Monday, October 30, 2006

Another Young Silent Death in Rural Kenya

Our friend Benson led us through the entrance of his family's traditional thatch and mud two-room hut where his brother lay dead on the floor. His cachectic body was simply dressed in plain clothes with a bandana tied around his mouth. There was no fancy coffin, no funeral home, no bouquets of flowers, no music, just a silence broken only by the heart-wrenching traditional wailing of his sister knelt at his side.

He was the third of Benson's brothers to die before their mid-30s. As with the other brothers, his body was consumed by tuberculosis, likely spread through cramped one-room living conditions and complicated by HIV. He was receiving anti-TB treatment, but was unable to reach the nearest medical center when complications arose, due to financial reasons. Instead of receiving available and effective treatment, he died silently in his home one night.

His case is not unique. Upon leaving the funeral we crossed paths with a local nurse who was on her way to the same funeral. When we asked where she was coming from, she told us she was coming from another funeral of a young man who died of HIV in the neighboring village. Throughout these islands, one could march from funeral to funeral of young people silently passing from the epidemic of HIV and TB destroying this area.

--Kevin Messacar

Chasing Tigers: Adventures in Finding a Tigers' Game in Rural Kenya

Over the past 5 months in Kenya, we've met some of the biggest Detroit sport's fans in the world... they just don't know it yet. We've encountered a fisherman on a remote island in Lake Victoria decked out in a Stevie Yzerman Red Wings jersey, a baby admitted to the hospital with malaria still proudly donning her Tigers jersey, and even an elderly man in the slums of Nairobi showing off a vintage 1984 World Series jacket complete with the name "Dorothy" embroidered on the front. Being fellow Detroit sports fanatics, we get extremely excited when we encounter any display of Detroit sports-gear. We'll run up to these folks and enthusiastically explain that Detroit is our hometown, and that we're so thrilled to meet fellow fans. However, the reply is always the same: a blank confused look and "No sorry, this is just a shirt (jacket, etc)." Although they may be merely wearing second-hand clothes to serve a purpose without understanding their significance, we know in our Detroit-heart-of-hearts that deep-down they really are Detroit sports fans... they just don't know it yet.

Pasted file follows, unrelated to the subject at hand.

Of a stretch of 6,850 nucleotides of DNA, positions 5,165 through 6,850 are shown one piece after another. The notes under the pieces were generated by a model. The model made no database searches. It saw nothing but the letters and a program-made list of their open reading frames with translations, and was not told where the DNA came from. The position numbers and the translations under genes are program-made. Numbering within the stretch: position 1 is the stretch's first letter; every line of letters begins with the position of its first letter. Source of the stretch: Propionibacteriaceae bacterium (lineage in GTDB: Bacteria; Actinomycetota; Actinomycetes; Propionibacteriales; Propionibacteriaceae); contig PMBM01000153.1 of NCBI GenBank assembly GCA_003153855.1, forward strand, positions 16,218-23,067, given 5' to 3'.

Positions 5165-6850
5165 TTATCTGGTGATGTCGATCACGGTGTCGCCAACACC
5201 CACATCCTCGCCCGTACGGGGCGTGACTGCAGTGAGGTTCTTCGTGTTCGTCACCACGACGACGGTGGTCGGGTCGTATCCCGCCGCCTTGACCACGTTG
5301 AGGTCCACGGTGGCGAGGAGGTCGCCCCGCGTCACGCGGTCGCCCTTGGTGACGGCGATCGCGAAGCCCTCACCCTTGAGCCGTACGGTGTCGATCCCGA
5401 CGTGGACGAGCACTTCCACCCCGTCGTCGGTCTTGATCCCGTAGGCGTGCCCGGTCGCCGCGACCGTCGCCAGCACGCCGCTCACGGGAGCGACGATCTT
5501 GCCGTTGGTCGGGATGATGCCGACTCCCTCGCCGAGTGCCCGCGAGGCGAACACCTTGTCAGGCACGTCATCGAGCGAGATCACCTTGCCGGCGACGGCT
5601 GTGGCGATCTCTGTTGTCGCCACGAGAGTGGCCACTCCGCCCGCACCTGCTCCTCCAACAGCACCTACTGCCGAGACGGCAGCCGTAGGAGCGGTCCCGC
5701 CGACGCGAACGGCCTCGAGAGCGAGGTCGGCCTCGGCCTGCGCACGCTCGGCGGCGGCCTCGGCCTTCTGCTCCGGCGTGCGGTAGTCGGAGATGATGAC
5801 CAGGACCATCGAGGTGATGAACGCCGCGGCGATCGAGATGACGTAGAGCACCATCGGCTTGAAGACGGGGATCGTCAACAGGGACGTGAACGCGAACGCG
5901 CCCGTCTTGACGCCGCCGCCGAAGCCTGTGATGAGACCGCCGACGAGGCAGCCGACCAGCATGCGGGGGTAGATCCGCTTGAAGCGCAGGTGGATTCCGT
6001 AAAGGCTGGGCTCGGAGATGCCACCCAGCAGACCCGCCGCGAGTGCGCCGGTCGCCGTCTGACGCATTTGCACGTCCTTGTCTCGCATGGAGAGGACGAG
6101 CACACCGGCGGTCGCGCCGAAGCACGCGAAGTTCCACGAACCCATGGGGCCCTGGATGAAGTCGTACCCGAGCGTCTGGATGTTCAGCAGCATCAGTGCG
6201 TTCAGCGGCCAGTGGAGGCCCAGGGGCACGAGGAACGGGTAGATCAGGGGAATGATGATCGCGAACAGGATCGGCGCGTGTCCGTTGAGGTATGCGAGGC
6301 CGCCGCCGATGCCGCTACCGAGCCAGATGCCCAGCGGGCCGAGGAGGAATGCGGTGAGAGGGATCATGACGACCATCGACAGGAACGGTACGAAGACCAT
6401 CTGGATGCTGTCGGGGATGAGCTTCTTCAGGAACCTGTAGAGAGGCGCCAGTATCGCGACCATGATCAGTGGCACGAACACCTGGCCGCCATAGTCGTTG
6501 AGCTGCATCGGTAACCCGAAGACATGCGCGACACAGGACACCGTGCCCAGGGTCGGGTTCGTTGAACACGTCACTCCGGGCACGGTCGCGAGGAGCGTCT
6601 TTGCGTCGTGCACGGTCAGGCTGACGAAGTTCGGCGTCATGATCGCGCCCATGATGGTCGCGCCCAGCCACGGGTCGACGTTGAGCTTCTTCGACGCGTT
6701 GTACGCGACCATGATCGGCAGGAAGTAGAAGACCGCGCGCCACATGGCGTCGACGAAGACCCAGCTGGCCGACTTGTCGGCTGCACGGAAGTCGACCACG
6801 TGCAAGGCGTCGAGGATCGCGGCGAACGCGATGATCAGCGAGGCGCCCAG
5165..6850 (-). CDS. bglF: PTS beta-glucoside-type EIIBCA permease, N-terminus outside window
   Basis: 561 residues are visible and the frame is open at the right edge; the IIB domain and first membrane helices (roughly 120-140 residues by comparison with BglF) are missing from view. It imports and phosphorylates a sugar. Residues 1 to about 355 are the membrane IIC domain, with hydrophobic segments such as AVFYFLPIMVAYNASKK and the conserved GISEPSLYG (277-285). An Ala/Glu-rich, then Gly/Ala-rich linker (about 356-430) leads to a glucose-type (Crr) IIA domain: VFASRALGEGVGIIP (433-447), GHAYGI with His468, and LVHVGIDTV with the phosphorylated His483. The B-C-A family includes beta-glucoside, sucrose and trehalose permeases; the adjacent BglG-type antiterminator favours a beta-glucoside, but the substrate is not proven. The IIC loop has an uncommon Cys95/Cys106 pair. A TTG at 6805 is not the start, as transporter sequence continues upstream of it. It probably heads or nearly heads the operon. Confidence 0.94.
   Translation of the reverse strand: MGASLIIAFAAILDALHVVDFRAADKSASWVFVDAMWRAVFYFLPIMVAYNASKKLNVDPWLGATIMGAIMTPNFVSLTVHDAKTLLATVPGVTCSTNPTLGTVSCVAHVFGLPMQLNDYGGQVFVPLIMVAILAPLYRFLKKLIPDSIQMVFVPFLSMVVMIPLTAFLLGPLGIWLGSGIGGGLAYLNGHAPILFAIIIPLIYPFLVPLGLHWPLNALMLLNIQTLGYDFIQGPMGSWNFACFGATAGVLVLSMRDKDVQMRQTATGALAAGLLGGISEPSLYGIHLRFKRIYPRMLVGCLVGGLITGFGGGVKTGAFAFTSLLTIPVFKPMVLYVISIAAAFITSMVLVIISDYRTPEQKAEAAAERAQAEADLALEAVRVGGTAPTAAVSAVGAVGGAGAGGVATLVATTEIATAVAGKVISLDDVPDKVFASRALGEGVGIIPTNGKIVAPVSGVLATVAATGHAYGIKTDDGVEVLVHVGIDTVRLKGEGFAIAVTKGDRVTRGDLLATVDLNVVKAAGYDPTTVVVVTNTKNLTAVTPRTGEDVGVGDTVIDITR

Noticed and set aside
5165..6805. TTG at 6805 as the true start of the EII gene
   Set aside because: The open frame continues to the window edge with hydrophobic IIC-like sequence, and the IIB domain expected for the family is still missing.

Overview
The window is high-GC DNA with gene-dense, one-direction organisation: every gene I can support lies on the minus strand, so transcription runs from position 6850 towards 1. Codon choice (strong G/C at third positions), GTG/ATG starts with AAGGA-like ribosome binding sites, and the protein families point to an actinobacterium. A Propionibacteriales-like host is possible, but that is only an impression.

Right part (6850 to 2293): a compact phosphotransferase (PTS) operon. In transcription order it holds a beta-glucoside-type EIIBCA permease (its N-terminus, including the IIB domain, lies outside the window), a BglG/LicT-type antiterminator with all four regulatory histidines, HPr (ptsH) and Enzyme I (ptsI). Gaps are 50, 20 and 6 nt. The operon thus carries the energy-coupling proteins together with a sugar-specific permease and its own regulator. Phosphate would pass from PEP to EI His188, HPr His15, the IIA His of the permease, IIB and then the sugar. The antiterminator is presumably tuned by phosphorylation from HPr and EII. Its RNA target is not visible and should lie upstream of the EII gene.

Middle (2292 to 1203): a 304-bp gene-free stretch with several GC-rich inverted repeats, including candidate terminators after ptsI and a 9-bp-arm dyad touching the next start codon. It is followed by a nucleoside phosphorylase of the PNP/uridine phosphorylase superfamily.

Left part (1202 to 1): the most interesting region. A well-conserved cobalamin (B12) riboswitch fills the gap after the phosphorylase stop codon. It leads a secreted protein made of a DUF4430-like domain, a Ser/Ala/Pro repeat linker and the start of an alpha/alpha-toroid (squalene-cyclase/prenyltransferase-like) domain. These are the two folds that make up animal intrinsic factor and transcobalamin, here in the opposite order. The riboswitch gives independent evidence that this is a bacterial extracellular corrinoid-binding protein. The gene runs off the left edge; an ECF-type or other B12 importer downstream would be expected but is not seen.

Despite this immense Detroit following in Kenya, we've had more than a heck of a time trying to catch a Detroit Tigers playoff game in an area where there is no running water, let alone electricity and you can count the number of TVs in town on one hand, let alone those with satellite connection for the MLB playoffs. That's not to say that we haven't been trying...

After asking all around town if anyone carried the baseball games and hearing the reply, "What is baseball? Is it like football (soccer, the only "real" sport according to the people here)?", we had our first stroke of luck at, of all places, a campsite on Lake Naivasha. We were astonished to find a television connected to satellite TV with the MLB playoffs on the schedule for 4 am. We begged and pleaded with the Masai guard to open the bar and turn on the TV in the middle of the night, which was successful after we explained, "watching the Tigers in the playoffs is like watching Kenya in the finals of the World Cup". We awoke at 4 am from our tent, walked past a pod of hippos, and popped on the TV expecting our first glimpse of the Tigers in the playoffs since our childhood. Instead what we found was a group of announcers at the sportsdesk announcing that this evening's game between the Tigers and Yankees was cancelled due to rain. What luck!... but we were not yet defeated.

Over the next 2 series, we struggled on the islands of Lake Victoria without access to any TV, but kept up with the action via text messages over the cellular phone. We would excitedly jump from bed in the middle of the night to find that the Tigers had taken a lead in the first, or had gone to extra innings, or that Mags had hit a game-winning home run. Though this kept us up-to-date on the scores, it couldn't replace actually seeing our Tig's take the field.

Our big break came as we were hiking beach to beach living in fishing villages. Between villages we came upon the sole exclusive tourist resort on the island, run by a British character, whom we have come to know over our stay here. He generously offered for us to crash at the resort for the night for a break. We seized the opportunity and quickly went to work feeding him drink after drink, until he agreed to stay up until 3 in the morning with us to watch the Tigers on his private satellite TV in his house. Needless to say the British chap passed out before the game started mumbling something about "this game is nothing but rounders", and we were left to finally watch our Detroit Tigers in Game 1 of the World Series.